22. #22
    saddlemeat
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    Quote Originally Posted by edmorales View Post
    This is elegant in it's simplicity and could be done road or trail side by loosely knotting one end of the chain around a sign post or small tree. Thinking touring/bikepacking here, as I don't know of too many other riders who carry a lock ring tool. I may drill a 3/8" hole through one of the porch posts at the bike house, slip a chain through the hole, nail through the end of the chain. The $15-$40 I saved is irrelevant, if it works well it's one less tool to keep track of. And then there's beer too.
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  23. #23
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    Speaking of touring and simple...


  24. #24
    saddlemeat
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    ^That is awesomely minimalist, I used to carry a Hyper-Cracker which works similarly and has a spoke wrench built in.
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    Last edited by bsieb; 01-27-2013 at 06:52 AM.
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  25. #25
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    I think chain whips are shop tools, or neglected bike tools. I have one, but for my bikes its always the glove/rag.

  26. #26
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    Quote Originally Posted by One Pivot View Post
    I think chain whips are shop tools, or neglected bike tools. I have one, but for my bikes its always the glove/rag.
    You don't get your cassette tight enough then..

  27. #27
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    I dont know why I would tighten it so tight its not easily serviceable. Having it as tight as I do causes no issues at all...

    Just to see what would happen, I did about 200 miles with a cassette way too loose, just hardly snugged up. Nothing happened.

  28. #28
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    Quote Originally Posted by One Pivot View Post
    I dont know why I would tighten it so tight its not easily serviceable. Having it as tight as I do causes no issues at all...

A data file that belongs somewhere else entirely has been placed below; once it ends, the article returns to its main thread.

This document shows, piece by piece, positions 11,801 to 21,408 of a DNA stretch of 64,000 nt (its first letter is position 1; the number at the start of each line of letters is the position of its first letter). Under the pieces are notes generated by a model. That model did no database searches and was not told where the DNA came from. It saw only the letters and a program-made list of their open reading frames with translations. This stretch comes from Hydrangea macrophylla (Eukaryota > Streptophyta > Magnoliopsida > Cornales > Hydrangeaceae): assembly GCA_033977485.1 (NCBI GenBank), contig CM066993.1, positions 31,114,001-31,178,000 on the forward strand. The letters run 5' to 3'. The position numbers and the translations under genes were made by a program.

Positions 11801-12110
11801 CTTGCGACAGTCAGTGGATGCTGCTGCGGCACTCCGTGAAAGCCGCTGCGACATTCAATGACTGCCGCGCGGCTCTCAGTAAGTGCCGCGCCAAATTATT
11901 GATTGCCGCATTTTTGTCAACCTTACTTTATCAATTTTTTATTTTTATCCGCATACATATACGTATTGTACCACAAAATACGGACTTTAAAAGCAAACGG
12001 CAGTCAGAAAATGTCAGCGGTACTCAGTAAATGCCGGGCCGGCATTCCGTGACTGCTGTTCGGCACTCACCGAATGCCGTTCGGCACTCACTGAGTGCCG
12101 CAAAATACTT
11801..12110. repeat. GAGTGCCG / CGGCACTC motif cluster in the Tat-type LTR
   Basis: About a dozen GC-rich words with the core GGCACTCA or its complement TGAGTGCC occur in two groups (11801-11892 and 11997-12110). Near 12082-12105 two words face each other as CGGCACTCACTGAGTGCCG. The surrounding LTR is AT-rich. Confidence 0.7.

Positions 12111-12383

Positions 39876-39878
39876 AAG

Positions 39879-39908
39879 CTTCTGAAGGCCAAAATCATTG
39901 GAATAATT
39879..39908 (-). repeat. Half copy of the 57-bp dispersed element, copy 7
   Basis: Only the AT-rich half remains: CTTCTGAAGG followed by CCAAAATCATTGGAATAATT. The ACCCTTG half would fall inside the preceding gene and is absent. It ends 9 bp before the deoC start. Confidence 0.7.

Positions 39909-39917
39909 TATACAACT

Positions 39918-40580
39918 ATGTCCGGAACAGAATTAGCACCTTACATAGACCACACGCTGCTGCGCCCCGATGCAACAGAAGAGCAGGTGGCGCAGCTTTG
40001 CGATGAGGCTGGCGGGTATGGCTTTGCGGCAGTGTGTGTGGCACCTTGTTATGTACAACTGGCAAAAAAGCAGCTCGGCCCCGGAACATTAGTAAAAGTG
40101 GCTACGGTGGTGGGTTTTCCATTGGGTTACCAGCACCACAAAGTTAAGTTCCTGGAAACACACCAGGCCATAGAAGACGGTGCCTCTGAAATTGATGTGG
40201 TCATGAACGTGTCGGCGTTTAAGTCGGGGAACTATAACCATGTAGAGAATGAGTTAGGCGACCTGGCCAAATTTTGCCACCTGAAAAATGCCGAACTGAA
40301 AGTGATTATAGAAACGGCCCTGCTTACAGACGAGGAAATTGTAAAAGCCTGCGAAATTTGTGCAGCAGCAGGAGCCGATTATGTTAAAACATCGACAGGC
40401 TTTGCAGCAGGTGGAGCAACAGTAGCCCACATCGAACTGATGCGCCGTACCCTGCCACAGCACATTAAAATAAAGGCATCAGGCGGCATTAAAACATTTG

Just to see what would happen, I did about 200 miles with a cassette way too loose, just hardly snugged up. Nothing happened.
    Loose cassette = sloppy shifting, premature wear of chain and freehub body, unnecessary noise and vibration and the obvious risk of it coming off. You want your cassette tight. I've worked in a shop and seen some pretty gnarly stuff from people who run their cassettes looser than they're supposed to.

  29. #29
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    i tighten my cassette. probably moreso than it needs.

    no loose cassette. no sloppy shifting. But I don't go a full or a half rotation after TIGHT either.

    and I still use a glove.

  30. #30
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    do you also torque the lock ring with hand in glove?

  31. #31
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    Quote Originally Posted by sasquatch rides a SS View Post
    Loose cassette = sloppy shifting, premature wear of chain and freehub body, unnecessary noise and vibration and the obvious risk of it coming off. You want your cassette tight. I've worked in a shop and seen some pretty gnarly stuff from people who run their cassettes looser than they're supposed to.




    ^^^ I've put in my fair share of shop time as well and after some time you get really tuned in to notice any flaws whatsoever when you test ride a bike, I guess you could say you develop "rabbit ears" so to speak and for me a loose cassette is easily noticeable when riding, especially when you transition from coasting to engagement.

    As mentioned earlier on "to each his own", but with all the cheap and easy ways shown here to remove a cassette and given how relatively infrequently it needs done I can't understand the reasoning behind not getting it tight.

  32. #32
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    Quote Originally Posted by sasquatch rides a SS View Post
    You don't get your cassette tight enough then..
    Agreed.

    I also don't understand why people have trouble with chain whips, it's a simple tool.

  33. #33
    saddlemeat
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    Quote Originally Posted by customfab View Post
    Agreed.

    I also don't understand why people have trouble with chain whips, it's a simple tool.
    It's not so much that it's hard to use, it's just a little awkward handling the three tools (chain whip, lock ring tool, adjustable wrench) with two hands, especially since none of them will stay in place well without being held there. Your lock ring tool with the handle welded on to it would attest to that. I suppose you have an understandable bias towards the chain whip though.
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  34. #34
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    I made a chain whip with a old chain and a piece of metal . When I want to remove the cassete ,I put the locking tool in the vice ,chain whip on cassette holding it with one hand and turn the wheel ,a lot of leverage with wheel .

  35. #35
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    A wrench handle with a lockring tool built on does make things a lot easier, however a lot of people make it hard on themselves by doing it wrong. If you do find yourself with only a chainwhip, adjustable wrench, and cassette lockring tool I suggest using gravity to your advantage. Here is an unknown mechanic making things harder than need be IMO-



    And here is the first (only) image I could locate of someone doing it the easy way. An unknown bike mechanic somewhere in Africa using a custom made chainwhip-